Jewish identity in America can no longer rely on culture or ethnicity to sustain it, as it has in previous generations. Affiliation rates in synagogues are on a steady decline and American Jews, particularly younger Jews, have lost the historic value of affiliation. The American Jewish community is more intimate and comfortable with the non-Jewish world than ever in history. This intimacy has enabled Jews to thrive as never before, but with acceptance by its non-Jewish neighbors comes new levels of acculturation. The American Jewish community wrestles with the fine line between acculturation and distinctive Jewishness. This then leads to the question, why be Jewish?
Something else is needed to reclaim the collective wisdom of lived theology (Jewishness) as it pertains to synagogues. Formal, propositional theology is problematic for Judaism. For most of its history, it has been impossible for Judaism to speak of God in relation to the world, devoid of Jewish practice. For centuries, Jews have talked about Judaism as lived theology; it is through one's works and deeds that one comes to an understanding of God's relation to the world. As Jews become more acculturated they become more reflective about God's relationship to them and their world and it is this very reflective relationship that this report explores, especially as it relates to synagogues.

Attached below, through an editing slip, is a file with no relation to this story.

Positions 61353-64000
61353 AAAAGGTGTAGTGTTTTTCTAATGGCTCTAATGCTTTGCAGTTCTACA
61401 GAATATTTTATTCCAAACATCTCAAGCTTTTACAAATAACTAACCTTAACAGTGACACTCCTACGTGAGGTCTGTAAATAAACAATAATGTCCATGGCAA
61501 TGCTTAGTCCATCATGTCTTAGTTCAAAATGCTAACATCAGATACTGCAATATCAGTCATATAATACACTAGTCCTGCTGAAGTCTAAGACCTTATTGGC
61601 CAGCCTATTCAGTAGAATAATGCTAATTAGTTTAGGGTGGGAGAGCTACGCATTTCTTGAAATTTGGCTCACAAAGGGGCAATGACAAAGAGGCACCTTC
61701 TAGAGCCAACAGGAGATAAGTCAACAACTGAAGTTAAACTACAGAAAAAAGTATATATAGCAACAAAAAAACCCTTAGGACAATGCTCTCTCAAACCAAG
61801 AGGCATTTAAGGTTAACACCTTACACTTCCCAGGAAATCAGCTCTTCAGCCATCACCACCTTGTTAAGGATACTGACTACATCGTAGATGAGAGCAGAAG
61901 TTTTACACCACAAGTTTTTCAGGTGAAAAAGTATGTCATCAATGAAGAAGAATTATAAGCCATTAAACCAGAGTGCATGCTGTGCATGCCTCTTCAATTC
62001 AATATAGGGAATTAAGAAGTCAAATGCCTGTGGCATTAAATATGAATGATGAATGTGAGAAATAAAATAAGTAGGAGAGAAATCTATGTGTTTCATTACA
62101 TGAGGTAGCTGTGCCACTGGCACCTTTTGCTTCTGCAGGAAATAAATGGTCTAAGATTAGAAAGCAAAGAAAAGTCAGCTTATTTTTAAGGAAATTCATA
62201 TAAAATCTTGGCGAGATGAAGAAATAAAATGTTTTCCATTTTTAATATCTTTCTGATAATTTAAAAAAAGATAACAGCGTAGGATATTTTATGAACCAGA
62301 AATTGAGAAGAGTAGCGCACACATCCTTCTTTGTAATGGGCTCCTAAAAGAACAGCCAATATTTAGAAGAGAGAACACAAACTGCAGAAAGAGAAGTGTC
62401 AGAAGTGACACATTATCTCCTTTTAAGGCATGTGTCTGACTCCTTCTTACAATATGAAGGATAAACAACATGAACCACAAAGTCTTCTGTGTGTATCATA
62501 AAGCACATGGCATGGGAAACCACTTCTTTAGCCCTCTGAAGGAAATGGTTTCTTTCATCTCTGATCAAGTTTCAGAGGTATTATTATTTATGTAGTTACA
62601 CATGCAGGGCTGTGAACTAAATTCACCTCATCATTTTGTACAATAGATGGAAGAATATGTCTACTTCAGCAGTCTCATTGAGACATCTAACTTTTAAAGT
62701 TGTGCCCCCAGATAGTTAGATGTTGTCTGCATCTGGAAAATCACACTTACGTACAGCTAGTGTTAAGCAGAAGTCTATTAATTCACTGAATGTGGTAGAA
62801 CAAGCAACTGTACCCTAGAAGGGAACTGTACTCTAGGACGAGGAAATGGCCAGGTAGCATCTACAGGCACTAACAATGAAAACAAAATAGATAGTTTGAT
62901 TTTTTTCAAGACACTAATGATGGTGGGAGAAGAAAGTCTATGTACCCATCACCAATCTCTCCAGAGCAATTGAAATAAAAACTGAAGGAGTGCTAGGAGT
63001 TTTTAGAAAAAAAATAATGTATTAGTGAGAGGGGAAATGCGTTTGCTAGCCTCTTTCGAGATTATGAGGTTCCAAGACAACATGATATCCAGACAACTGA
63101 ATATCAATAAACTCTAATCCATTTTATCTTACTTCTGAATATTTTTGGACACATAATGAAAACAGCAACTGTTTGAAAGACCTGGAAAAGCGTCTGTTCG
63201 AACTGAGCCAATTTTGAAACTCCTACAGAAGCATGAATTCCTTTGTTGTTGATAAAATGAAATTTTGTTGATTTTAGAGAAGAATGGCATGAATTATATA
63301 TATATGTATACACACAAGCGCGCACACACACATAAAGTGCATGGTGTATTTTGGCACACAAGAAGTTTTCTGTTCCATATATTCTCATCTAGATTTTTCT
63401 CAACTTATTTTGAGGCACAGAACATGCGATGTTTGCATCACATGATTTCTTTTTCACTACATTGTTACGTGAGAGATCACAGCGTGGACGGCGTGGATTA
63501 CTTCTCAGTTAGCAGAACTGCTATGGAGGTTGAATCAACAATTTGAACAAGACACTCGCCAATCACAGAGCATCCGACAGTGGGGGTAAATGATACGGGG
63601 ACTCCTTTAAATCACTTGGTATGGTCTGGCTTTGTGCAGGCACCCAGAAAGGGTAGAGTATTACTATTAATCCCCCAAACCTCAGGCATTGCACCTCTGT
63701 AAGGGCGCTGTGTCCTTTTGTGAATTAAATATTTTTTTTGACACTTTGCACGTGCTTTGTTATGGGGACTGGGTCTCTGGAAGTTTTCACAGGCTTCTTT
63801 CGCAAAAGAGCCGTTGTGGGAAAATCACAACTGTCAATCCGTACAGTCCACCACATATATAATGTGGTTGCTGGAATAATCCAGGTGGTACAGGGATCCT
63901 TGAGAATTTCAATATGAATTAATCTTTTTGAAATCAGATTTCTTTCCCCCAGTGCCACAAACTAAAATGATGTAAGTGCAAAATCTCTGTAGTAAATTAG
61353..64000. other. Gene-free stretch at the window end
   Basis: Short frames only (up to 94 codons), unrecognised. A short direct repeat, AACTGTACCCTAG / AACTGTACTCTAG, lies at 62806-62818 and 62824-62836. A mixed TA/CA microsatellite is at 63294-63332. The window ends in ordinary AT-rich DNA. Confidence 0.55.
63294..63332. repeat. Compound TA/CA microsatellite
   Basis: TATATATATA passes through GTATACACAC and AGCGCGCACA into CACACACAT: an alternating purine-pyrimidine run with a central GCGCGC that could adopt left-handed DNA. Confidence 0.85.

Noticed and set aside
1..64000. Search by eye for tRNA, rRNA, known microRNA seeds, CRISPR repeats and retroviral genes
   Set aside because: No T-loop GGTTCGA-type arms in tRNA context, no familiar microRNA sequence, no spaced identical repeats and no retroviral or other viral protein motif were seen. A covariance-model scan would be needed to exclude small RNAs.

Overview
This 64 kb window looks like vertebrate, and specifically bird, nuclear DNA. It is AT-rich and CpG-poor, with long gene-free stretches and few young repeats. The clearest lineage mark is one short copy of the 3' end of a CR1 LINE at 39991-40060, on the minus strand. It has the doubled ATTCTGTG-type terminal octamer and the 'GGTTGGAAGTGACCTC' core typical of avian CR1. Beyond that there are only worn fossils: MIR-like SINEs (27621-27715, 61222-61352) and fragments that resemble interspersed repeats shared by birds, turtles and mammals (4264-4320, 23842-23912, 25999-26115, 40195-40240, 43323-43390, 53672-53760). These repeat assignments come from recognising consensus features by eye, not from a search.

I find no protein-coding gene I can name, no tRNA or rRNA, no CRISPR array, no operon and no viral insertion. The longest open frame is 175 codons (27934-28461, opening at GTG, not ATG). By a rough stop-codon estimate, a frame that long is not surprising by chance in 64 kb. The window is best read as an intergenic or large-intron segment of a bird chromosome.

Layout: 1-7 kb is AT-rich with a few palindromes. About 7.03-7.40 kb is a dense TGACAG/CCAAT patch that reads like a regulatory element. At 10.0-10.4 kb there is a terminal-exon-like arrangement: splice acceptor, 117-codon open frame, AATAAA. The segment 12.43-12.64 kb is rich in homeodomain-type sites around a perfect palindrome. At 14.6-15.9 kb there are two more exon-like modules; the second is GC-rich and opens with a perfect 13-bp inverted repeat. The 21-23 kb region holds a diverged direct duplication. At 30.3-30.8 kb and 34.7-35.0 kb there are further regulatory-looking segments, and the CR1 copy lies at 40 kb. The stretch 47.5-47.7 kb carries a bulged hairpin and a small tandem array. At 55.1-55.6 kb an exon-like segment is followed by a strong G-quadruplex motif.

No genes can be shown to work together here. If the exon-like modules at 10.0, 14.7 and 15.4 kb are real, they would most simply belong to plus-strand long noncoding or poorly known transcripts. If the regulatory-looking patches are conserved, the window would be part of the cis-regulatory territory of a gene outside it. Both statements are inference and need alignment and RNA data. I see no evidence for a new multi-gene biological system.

Using an interview method that uncovers tacit knowledge, this project seeks to illustrate how committed synagogue members account for their involvement and how it contributes to their Jewishness. It seeks to discover that collective wisdom of communal commitment that is part of the collective psyche of committed synagogue members. This tacit, collective wisdom might inform a new language that is full of transcendent meaning, allowing committed synagogue members to communicate that value to disaffected and unaffiliated Jews.
The report uncovered some patterns of Jewish experience that reflect the importance of the synagogue. More importantly, it uncovered the existence of an exclusive "insider's" language that is both foreign and alienating to Jews outside the established community. Without addressing this exclusivity, synagogues have little chance to remain vibrant communities that represent the American Jewish people.
|School Location:||United States -- Connecticut|
|Source:||DAI-A 74/07(E), Dissertation Abstracts International|
|Subjects:||Religion, Organizational behavior, Judaic studies|
|Keywords:||Congregation, Judaism, Synagogue, Tacit|
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